Knight & Noyes explain how it is generally accepted that school furniture should be designed to accommodate movement while sitting. They present this as a paradox as they have just established that school furniture also should ensure that children stay in the same place.
We find this “paradox” very interesting and believe that this is exactly what we try to solve with the BeneSit chair. We do agree that school furniture should minimize distracting interactions and accommodate movement, but we do not agree that one excludes the other.
The BeneSit chair creates a workstation which – through small movements – makes the child concentrate for longer and thereby also minimizes the distraction of other children. “Staying in the same place” and “movement” should not be seen as a paradox but rather two coexisting elements which create the basis for great children’s furniture.
Our BeneSit chair in the size Small is primarily developed for children who need higher movement freedom when carrying out seated work. You can read more about the BeneSit chair here.
At BeneSit, we often talk about functionality and aesthetics. It is an important priority for us that these two elements are integrated in our product.
According to this article published by Cambridge University Press, functionality refers to the performance of a product, while aesthetics represents the visual and ergonomic appeals of the product.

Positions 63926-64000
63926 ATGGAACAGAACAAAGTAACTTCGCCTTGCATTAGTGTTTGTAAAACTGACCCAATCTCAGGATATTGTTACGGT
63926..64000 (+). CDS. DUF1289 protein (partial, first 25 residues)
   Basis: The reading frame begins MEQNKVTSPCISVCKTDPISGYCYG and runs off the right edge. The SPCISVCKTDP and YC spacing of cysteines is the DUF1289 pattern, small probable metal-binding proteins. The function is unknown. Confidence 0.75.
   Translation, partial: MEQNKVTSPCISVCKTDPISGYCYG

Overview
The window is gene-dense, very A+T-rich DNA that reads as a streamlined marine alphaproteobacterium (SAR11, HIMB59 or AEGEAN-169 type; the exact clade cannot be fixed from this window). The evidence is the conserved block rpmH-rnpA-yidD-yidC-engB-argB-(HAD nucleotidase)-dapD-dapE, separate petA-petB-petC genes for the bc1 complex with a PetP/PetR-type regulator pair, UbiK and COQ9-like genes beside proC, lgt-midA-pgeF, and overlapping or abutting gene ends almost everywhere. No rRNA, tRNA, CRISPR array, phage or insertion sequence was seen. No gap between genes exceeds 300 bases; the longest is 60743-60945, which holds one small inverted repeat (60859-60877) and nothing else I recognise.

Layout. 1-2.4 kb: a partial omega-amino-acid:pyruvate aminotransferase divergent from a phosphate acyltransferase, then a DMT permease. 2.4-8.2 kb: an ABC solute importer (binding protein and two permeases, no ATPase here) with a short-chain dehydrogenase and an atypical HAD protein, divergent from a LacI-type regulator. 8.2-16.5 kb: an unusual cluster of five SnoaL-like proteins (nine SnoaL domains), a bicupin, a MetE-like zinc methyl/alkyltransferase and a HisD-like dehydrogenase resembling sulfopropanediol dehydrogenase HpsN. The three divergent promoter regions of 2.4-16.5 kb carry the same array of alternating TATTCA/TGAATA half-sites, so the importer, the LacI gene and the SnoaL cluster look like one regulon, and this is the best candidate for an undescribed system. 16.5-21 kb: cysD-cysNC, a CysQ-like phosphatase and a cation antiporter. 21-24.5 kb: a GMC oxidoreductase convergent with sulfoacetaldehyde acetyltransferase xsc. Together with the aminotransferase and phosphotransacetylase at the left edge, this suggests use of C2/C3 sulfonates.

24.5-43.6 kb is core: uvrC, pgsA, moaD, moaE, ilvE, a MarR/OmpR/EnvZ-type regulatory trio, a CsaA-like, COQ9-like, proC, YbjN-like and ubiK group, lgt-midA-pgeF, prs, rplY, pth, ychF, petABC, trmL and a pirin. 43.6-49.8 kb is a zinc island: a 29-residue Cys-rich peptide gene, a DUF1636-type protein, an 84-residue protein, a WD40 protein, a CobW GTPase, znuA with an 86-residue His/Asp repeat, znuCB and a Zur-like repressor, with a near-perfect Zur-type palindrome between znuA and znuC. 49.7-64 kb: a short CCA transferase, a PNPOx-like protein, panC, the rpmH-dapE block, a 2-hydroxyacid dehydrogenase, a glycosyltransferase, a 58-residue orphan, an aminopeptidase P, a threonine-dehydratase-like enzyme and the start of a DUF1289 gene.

In our opinion, it is difficult – if not impossible – to create a successful product where only one of these elements is present. They must therefore coexist to meet both the practical and visual needs of the user.
The BeneSit chair has been designed with a starting point in functionality and through its simple construction and the few selected materials, the aesthetic is created. We believe that the two elements support each other, creating a better product overall.
What role do you think functionality and aesthetics play in the development of a product?
Several times we have had interesting conversations with customers about our choice to design the BeneSit chair in four fixed heights rather than having one adjustable chair.
Of course, an adjustable chair can have many advantages, as one chair can be adapted to users with a large height difference.
However, there are several reasons why we have chosen the fixed heights of the BeneSit chairs, and we want to share them with you here.
When is the “correct” sitting position achieved?